Pure Blues: National Steel Guitar Playing, Raw Harmonica Solos, Soulful Strumming Infuse Originals and Pair of Covers
In age where most contemporary bluesmen strive to mimic the past and pattern their music after the greats, Keb Mo is content to be himself. Original, charismatic, and immensely gifted, the guitarist/vocalist (born Kevin Moore) brings country blues in the late 20th century on his stunning self-titled Epic debut, which quickly climbed the charts and turned the former backing instrumentalist into a household name. Replete with gritty textures, close-up vocals, and resplendent acoustics, Mobile Fidelity's scintillating SACD version of this 1994 set finally possesses the fidelity that brings Mo's Delta strains out of the backwoods and onto a lively back porch.
Mastered from the original tapes, this numbered edition hybrid SACD represents the very first time that Mo's watershed album has been given a much-needed sonic facelift. Gone are the hazes that obscured his singing, artificial ceilings that blunted the highs, and digital fog that interfered with the multitude of illuminating tones, details, and notes. What's revealed is startling intimacy and soothing emotion, Mo's gorgeous vocal timbres and inflections given equal space with his guitar, harmonica, and pace. Finally, a great-sounding contemporary blues record that doesn't resort to derivative recycling and bland revivalism.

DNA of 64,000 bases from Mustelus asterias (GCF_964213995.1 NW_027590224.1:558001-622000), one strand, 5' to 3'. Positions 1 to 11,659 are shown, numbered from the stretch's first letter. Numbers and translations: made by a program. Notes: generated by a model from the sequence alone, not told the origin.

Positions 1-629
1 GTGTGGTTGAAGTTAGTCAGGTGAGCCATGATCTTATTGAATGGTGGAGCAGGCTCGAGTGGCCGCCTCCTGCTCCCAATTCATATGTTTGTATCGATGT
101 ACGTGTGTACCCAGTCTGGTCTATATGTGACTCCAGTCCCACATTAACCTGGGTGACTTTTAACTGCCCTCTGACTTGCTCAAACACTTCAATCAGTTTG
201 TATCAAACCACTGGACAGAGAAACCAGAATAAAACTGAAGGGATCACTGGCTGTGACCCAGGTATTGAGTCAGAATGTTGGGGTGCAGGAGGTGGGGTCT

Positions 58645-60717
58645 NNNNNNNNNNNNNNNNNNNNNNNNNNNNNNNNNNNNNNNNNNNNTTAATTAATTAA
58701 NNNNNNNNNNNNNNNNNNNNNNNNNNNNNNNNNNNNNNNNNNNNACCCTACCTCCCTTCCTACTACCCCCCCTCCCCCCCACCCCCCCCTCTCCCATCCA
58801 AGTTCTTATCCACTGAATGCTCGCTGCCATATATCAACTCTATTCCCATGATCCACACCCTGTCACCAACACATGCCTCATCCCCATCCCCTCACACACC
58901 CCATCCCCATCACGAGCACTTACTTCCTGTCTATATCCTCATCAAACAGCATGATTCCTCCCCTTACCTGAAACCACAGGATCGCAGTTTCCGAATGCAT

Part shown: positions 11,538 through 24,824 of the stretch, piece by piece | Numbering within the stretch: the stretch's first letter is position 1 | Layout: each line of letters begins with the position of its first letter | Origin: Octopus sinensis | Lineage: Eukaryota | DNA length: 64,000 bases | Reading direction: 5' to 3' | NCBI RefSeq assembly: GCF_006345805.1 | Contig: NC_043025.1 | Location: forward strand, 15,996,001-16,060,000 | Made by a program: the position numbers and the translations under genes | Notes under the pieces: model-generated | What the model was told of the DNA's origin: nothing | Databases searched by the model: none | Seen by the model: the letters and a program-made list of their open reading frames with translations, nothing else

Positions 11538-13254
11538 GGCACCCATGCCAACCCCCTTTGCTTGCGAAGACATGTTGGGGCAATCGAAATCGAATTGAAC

The son of Southern parents, Mo channels his heritage via a batch of superb folksy songs that relax, refresh, and regale. While he's since traveled in a more commercialized pop-oriented direction, Mo's initial salvo is nothing but raw, pure blues played with unbridled passion, tremendous conviction, and what is best deemed the essence of heart and soul. Keb' Mo' engages with a compelling mix of tradition and modernity, the headliner refraining from any attempt at assuming an artificial personality and instead basing his reputation on quality songs. As such, Mo's material resonates with deep, mellow vibes and extraordinary National steel guitar work, which complements his fluid, acoustic finger-picking and soulful strumming.
Mo occasionally teams with an ensemble. But this record is mostly all about the basics: guitar, voice, and harmonica. Tunes such as "Victims of Comfort" and "Angelina" testify on behalf of his phenomenal country-blues songwriting; his covers of Robert Johnson's "Come On In My Kitchen" and "Kindhearted Woman Blues" speak to his reverence for the past. Shuffles, ballads, dance songs – Mo nails them all.
You owe it to yourself to hear this master musician in the finest possible sound. Every movement on the guitar fretboard, every breath Mo takes before exhaling words, every crisp and gutsy pluck of the strings – they have never possessed more dynamics, detail, or life. Imaging and soundstaging are incredible.
Keb' Mo' remains one of the finest blues albums made in the post-Stevie Ray Vaughan era. Don't miss this American gem that so many have since tried to copy.